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From Whiteside to Grasmoor
by nigheandonn » Fri Oct 26, 2018 9:22 pm
Wainwrights included on this walk: Grasmoor, Grisedale Pike, Hopegill Head, Whiteside
Hewitts included on this walk: Grasmoor, Grisedale Pike, Hobcarton Crag, Hopegill Head, Whiteside
Date walked: 25/08/20182 people think this report is great. Register or Login free to be able to rate and comment on reports (as well as access 1:25000 mapping).
The very first autumn colours were showing, red berries on the rowan trees and brown bracken on the hills - faded purple on the heather, too. Whiteside does look pretty unassailable from the road - even the climb up Whin Ben, the one sensible starting point, is fairly steep.
The back of Whin Ben is not nearly so impressive, though, and an easier path leads on towards the next little summit.
Easy for a while, at least - the top of the next rise is rocky, and the path leads you to the side of it and then leaves you to scramble to the top.
The way on towards the summit was much the same again - path for a while, and then scrambly rocks, where I didn't recognise Wainwright's 'prostrate juniper' until I put my hand on it without looking and got prickled.
But the summit at least arrives fairly quickly after the top of the climb - no long walk across flat ground, it seemed to be there as soon as I'd stopped climbing.
It was already lunchtime, so I found a spot away from a group who had come up behind me, with a dramatic view along the valley.
The Hewitt summit is a bit on along the ridge - presumably it is the mathematical summit, the highest spot beyond the lowest dip, but it's a very undistinguished one, just one of a series of grassy bumps, and with a cairn made of three stones! I'd managed to remember that it was my 100th Hewitt before getting there, but not before setting out, so the best I could manage to celebrate with was melon - I think I ate all my Kendal mint cake on Catbells.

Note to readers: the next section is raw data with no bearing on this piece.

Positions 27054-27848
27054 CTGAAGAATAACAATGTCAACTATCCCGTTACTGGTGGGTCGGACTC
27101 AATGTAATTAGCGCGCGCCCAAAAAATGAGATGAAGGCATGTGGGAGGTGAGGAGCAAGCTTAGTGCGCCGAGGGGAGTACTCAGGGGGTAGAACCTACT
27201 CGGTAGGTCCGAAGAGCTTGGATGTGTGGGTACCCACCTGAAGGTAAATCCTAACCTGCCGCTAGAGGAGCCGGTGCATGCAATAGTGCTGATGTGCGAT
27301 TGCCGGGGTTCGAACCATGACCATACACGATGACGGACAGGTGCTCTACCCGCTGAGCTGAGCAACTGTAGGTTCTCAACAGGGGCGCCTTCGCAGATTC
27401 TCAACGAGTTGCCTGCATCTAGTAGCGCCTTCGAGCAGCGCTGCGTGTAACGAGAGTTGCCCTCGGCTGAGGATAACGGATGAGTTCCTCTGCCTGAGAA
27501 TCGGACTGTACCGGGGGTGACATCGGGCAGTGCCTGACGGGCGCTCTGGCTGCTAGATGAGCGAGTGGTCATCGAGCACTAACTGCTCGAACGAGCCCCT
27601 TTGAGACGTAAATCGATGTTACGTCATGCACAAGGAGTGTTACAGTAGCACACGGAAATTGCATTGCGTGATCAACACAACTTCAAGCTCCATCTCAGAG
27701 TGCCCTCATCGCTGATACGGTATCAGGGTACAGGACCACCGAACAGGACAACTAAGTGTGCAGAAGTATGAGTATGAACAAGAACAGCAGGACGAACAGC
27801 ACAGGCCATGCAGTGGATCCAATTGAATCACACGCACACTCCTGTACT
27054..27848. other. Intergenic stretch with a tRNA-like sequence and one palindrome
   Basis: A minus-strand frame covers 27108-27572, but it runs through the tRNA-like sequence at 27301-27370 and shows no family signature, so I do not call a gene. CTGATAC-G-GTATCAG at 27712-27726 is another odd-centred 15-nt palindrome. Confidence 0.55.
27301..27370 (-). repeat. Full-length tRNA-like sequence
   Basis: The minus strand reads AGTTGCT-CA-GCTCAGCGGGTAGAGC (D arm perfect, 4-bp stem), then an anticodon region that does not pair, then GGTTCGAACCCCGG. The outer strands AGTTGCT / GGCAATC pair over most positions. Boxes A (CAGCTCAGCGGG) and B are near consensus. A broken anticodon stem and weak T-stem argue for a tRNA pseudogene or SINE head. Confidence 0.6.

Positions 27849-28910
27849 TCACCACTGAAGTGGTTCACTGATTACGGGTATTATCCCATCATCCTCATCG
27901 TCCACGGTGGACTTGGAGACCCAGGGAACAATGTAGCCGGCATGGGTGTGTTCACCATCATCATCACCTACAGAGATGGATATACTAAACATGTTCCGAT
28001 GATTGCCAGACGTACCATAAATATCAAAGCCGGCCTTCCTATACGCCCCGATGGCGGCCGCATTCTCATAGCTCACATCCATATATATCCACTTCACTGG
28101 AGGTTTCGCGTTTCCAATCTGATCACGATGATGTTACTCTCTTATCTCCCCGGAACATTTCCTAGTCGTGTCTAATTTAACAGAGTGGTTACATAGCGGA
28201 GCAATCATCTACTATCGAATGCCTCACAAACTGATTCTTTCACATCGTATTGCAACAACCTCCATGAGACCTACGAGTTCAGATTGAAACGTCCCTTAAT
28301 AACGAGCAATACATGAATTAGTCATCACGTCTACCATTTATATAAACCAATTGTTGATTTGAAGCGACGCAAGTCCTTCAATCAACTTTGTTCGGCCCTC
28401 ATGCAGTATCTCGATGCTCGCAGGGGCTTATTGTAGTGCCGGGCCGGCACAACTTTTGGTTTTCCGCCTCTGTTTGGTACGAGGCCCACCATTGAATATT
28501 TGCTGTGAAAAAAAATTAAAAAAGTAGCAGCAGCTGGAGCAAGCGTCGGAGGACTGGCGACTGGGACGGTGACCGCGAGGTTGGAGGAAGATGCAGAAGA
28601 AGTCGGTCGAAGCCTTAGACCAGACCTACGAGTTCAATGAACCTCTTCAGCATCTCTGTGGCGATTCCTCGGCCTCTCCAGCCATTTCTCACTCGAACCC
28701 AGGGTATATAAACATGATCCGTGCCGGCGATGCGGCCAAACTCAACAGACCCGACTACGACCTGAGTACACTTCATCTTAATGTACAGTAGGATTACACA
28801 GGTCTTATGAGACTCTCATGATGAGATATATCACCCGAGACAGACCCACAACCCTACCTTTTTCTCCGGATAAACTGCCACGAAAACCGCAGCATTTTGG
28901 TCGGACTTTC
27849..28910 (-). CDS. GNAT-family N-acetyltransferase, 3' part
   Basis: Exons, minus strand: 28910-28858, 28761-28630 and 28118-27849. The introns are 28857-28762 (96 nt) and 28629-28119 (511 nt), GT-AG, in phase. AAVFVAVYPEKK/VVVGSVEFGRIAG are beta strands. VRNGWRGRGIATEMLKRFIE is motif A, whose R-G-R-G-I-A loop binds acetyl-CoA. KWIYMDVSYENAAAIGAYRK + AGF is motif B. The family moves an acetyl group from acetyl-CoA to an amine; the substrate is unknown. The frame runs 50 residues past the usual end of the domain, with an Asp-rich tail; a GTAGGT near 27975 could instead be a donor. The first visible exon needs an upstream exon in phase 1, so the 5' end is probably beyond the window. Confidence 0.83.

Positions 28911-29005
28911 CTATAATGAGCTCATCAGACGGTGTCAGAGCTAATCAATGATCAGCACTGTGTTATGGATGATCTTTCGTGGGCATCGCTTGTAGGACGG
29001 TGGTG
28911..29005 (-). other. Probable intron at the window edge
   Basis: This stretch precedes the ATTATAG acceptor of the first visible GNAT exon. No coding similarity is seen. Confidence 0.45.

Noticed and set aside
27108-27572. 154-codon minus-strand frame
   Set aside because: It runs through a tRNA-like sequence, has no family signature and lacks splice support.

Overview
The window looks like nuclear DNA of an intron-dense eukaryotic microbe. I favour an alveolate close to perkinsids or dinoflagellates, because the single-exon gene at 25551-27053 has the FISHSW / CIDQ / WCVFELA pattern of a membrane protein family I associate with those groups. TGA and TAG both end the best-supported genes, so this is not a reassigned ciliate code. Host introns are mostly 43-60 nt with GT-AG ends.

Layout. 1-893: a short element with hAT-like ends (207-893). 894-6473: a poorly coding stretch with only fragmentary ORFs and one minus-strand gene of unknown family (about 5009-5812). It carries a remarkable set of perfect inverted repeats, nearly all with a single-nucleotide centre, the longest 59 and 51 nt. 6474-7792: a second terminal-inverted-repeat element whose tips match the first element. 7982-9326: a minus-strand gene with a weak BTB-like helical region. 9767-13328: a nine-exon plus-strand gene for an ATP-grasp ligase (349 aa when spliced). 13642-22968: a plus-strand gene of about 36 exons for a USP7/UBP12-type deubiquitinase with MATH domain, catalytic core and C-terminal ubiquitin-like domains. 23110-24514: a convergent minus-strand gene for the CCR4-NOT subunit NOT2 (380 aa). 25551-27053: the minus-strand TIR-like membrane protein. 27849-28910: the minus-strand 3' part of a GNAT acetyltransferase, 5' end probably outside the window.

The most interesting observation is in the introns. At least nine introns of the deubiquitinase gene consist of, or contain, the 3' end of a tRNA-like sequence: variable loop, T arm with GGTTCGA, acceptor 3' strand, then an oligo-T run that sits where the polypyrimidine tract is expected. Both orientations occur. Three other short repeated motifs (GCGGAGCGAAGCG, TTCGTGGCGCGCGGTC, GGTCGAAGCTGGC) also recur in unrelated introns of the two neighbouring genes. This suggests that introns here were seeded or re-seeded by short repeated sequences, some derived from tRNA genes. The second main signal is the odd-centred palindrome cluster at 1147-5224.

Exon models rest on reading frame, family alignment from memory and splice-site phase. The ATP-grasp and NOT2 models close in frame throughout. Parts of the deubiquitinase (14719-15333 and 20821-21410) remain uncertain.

The ridge is stunning but slightly confusing - extra ridges run off in various directions, and from here the clearest continuation beyond Hopegill Head is along Sand Hill to the far side of Coledale Hause - Grisedale Pike is lurking very much in the background. But there was no possible doubt about my immediate way to go - only one route possible, and a lovely one.
It was great fun to walk - at one point the path dropped just below the top and I went on along the tiny ridge to practice for real ridges elsewhere!
The summit of Hopegill Head was busier, with good views to the west.
An extra ridge runs up to the summit over Ladyside Pike, with the coastal plains beyond and then Scotland over the water.
I made the detour to the cairn on Sand Hill, where most people seemed to be going, cutting back down to the path on to Grisedale Pike.
The ridge is too much directly above the crags to get an ideal view of them, hut they're pretty impressive just the same.
I almost didn't realise that I'd reached another Hewitt summit - I knew there was another one on the ridge somewhere, called Hobcarton Crag, and that I should walk over it without making a special trip, but it wasn't very obvious and not at all near the crag, and I nearly did just walk past.
The summit of Grisedale Pike was busy with people who had come up from the other side and found it hard work, so the ridge seems to be well defended at both ends.
At this end the views had changed again, looking out to Keswick and Derwent Water, and across all the ridges of hills, although I was confused by the angle, because I was convinced that the ridge I was on must run north-south like all the others, and not east-west.
There were some good shapes of hills over on the parallel ridge as well, where I hoped to be heading the next day.
On the way back I took a tiny bypass path which led around the back of the rise on the ridge to join up with the Coledale Hause path further down - it turned out a bit airier than I expected, but did give a fantastic view of the mine buildings below.